4. Brighter…and adaptively so too (psst…it can do black!)
One of the standard upgrades to Kindles over the years has been an improved display. And the 7.0-inch display on the new Oasis is no exception. The display seems brighter and at 300 ppi still has a high pixel density in spite of the increased display size. Of course, the Kindles are never backlit, so the strain on eyes is lesser. And as far as the display is concerned, the new Oasis seems to have taken a few pages out of the book of the Kindle Voyage. Like that Kindle, the new Oasis, like its predecessor too has a display that is flush with the bezels (and not recessed) and more importantly, there is now adaptive lighting, which means the brightness will adjust itself to the lighting conditions in which you are reading. And you can even swap backgrounds from white to black if you are reading in the dark and do not want to disturb others.
5. Stronger (and waterproof)
We said that the new Kindle Oasis felt good and one of the reasons for this is the fact that it is actually the first Kindle in a while to have gone all metal. The back is anodized aluminum and makes the new Oasis feel solid without adding too much to its actual weight – at 194 grams, it is lighter than the Paperwhite, which was 217 grams. And for those who like to read in the water (why! But that is another story), there is good news – the new Kindle Oasis is also the first Kindle to be waterproof. An IPX8 rating means it can survive a dunking in up to two meters of fresh water for about an hour. We have never seen anyone reading in the rain or a swimming pool, but if you want to start, this is the device to do it on!
6. No battery case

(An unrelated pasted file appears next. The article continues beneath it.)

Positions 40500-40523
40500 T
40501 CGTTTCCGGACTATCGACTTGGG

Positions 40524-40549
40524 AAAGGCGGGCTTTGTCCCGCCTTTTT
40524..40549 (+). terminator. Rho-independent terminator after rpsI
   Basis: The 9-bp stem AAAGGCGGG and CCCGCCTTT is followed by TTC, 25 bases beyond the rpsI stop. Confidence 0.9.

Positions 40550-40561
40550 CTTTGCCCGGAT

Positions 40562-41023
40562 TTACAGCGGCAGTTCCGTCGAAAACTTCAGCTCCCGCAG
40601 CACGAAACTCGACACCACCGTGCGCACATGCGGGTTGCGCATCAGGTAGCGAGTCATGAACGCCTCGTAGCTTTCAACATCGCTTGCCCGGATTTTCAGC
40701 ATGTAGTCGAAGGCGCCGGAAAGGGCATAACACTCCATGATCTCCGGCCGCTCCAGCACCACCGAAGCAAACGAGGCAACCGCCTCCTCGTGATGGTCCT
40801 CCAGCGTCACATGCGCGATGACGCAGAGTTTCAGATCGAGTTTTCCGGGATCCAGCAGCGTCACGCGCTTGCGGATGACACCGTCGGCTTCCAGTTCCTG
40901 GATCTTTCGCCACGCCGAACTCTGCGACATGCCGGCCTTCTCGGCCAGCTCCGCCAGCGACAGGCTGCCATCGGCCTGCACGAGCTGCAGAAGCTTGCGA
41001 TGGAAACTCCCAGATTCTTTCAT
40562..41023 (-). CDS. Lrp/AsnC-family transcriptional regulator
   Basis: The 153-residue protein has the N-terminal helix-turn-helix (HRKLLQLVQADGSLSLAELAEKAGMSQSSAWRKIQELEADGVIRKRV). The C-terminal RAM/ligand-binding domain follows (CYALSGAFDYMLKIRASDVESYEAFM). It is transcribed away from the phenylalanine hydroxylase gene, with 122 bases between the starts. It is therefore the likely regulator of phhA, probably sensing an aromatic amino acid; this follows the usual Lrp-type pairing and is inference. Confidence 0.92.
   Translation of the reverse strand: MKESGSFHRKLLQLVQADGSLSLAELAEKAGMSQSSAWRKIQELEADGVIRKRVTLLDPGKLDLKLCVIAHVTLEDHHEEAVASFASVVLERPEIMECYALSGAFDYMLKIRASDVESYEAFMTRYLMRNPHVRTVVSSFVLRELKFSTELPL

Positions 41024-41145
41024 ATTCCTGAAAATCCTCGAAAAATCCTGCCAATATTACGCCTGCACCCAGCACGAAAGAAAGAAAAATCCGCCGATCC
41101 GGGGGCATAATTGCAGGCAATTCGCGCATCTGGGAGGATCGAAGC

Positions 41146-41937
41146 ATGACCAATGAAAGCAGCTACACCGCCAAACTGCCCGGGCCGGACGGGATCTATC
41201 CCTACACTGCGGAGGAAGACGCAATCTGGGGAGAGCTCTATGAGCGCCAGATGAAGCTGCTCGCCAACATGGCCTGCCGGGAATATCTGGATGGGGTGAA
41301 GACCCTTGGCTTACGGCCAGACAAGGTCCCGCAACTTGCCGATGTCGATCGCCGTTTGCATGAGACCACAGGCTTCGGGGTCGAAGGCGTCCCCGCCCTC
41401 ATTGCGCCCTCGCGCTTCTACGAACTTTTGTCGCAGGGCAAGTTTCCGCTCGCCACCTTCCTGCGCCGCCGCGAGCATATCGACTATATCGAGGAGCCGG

Perhaps the biggest change from the previous generation Oasis, however, is the removal of battery case/cover that came bundled with it and could be snapped on to it. The new Oasis has no connectors on its side for a battery case, and we are told that it will deliver up weeks of reading on a single charge – the official figure is up to six weeks of reading if WiF-Fi and 3G are switched off and brightness is kept at 10. That is about 21 hours – we would say heavy readers should be ready to charge about once in 10 days. Which is not too bad at all. There is also support for faster charging – the Oasis can be fully charged in under three hours from a USB port, and in under two hours if one is ready to invest in an Amazon 5W charger (not in the box, alas). We must confess we miss the battery case, simply because it did give us a cover for both the device and the battery, but then if battery life is not affected, I guess not too many will mind. The shape of the device, however, does mean that it will mean special cases.
7. And a lower price too
The original Oasis had ruffled some feathers with its price tag that started at Rs 23,999. The new one comes at a surprisingly lower price, starting at Rs 21,999 for the Wi-Fi edition (the Wi-Fi and 3G edition costs Rs 27,999). It is still well above the Voyage which stands at Rs 14,999 and the Paperwhite (Rs 10,999), but when you consider that it comes with a larger display and double the storage of its predecessor, that price tag is a very pleasant surprise. Yes, there is no bundled battery case this time (as there was with the original Oasis) but the spec and design improvements are significant.
How well does all this add up in terms of real-world usage and performance? Stay tuned for our detailed review.